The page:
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Hoffmann, R. A wiki for the life sciences where authorship matters. Nature Genetics (2008)

Elicitor-induced association of isoflavone O-methyltransferase with endomembranes prevents the formation and 7-O-methylation of daidzein during isoflavonoid phytoalexin biosynthesis.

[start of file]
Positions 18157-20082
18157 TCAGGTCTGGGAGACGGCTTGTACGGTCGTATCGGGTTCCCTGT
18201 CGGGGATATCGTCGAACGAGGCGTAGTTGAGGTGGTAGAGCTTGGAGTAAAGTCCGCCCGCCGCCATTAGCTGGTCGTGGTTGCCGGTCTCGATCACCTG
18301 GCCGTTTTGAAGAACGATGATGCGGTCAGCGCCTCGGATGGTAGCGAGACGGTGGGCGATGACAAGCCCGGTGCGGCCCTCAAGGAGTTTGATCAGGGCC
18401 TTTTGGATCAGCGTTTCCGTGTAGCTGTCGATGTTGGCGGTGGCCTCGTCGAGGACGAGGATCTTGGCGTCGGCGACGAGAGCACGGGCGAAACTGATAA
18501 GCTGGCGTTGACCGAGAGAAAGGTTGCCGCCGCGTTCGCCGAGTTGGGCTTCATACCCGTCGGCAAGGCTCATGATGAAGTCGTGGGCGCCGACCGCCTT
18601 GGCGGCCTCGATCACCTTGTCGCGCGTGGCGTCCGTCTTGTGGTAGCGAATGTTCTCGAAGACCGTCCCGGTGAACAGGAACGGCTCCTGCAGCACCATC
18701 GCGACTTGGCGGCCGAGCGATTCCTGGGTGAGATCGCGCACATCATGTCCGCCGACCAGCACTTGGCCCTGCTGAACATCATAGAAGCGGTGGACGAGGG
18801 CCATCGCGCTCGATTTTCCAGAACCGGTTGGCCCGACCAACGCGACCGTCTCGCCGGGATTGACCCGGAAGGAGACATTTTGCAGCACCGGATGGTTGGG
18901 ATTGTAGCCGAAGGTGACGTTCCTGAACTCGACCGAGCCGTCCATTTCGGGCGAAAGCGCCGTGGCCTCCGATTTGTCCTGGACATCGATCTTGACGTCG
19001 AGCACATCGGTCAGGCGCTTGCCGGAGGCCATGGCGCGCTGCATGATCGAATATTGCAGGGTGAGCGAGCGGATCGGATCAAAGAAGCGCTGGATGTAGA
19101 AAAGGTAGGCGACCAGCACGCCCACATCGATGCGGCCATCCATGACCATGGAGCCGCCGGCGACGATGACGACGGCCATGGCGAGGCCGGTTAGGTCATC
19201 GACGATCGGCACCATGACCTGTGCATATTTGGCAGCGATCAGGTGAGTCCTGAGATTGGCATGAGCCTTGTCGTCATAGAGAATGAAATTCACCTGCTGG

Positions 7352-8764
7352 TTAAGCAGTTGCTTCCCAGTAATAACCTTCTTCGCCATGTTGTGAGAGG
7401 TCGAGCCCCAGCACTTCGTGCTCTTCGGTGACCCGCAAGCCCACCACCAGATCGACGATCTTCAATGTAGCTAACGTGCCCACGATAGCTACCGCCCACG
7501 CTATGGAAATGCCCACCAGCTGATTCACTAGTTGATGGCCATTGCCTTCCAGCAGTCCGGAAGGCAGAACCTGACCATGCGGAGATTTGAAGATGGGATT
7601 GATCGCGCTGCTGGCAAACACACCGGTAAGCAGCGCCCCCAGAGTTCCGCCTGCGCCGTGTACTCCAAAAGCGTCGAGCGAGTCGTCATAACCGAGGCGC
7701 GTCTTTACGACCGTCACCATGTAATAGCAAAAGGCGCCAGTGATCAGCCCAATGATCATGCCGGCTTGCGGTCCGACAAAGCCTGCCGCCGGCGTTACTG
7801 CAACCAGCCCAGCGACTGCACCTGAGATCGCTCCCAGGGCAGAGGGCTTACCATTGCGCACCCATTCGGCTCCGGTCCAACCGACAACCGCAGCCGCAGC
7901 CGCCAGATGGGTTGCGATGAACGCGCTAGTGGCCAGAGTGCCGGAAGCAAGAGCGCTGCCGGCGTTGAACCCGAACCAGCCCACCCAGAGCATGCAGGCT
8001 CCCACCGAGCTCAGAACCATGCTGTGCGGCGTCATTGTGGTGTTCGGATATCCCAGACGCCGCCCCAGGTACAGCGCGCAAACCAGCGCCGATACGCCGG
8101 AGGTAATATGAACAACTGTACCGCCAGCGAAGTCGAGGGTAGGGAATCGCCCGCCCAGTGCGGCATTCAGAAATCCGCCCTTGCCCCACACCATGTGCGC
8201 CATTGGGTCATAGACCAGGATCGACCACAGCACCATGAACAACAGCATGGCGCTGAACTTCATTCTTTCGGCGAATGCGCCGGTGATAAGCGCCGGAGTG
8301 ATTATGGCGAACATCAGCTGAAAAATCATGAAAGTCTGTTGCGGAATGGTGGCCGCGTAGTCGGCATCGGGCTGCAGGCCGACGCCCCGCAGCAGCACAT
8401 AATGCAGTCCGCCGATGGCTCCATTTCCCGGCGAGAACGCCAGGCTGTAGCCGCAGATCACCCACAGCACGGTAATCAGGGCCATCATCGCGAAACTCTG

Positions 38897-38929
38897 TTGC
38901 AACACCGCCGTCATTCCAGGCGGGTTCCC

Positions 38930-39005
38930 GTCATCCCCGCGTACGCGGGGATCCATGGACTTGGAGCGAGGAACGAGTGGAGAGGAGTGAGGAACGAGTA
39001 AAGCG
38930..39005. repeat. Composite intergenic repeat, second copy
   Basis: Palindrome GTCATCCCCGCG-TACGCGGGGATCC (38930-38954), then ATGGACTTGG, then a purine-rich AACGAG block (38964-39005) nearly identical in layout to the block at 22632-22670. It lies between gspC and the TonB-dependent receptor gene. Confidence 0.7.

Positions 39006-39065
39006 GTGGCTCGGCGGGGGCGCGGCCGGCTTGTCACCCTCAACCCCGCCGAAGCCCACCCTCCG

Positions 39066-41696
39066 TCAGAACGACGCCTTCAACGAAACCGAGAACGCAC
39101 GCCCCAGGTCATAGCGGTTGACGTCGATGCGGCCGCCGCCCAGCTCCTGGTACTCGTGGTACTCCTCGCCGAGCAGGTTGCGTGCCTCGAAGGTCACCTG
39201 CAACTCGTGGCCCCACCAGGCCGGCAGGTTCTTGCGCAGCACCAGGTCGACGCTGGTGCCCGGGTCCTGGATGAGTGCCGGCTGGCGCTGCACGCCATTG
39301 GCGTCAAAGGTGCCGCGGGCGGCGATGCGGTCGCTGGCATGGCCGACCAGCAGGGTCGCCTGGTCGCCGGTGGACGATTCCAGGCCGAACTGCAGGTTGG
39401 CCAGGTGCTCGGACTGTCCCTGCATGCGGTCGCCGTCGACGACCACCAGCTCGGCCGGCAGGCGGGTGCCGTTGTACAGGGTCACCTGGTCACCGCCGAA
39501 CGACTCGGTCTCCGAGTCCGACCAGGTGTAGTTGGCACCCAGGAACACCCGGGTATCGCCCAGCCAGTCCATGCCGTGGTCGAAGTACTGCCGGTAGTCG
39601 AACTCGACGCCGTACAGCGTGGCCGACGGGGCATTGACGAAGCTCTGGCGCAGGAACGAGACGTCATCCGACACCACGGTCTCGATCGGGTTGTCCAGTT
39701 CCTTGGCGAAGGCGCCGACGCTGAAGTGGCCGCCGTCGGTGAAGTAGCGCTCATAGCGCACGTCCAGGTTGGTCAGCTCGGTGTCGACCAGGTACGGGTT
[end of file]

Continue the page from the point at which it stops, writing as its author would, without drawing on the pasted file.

The bioactive isoflavonoids of the Leguminosae often are methylated on the 4'-position of their B-rings. Paradoxically, reverse genetic evidence implicates alfalfa isoflavone O-methyltransferase (IOMT) in the biosynthesis of 4'-O-methylated isoflavonoids such as the phytoalexin medicarpin in vivo, whereas biochemical studies indicate that IOMT has strict specificity for methylation of the A-ring 7-hydroxyl of daidzein, the presumed substrate for O-methylation, in vitro. Radiolabeling and isotope dilution studies now confirm that daidzein is not an intermediate in isoflavonoid phytoalexin biosynthesis in alfalfa. Furthermore, protein gel blot analysis and confocal microscopy of a transiently expressed IOMT-green fluorescent protein fusion in alfalfa leaves show that the operationally soluble IOMT localizes to endomembranes after elicitation of the isoflavonoid pathway. We propose that IOMT colocalizes with the endoplasmic reticulum-associated isoflavone synthase cytochrome P450 to ensure rapid B-ring methylation of the unstable 2,4',7-trihydroxyisoflavanone product of isoflavone synthase, thereby preventing its dehydration to daidzein and subsequent A-ring methylation by free IOMT. In this way, metabolic channeling at the entry point into isoflavonoid phytoalexin biosynthesis protects an unstable intermediate from an unproductive metabolic conversion.[1]


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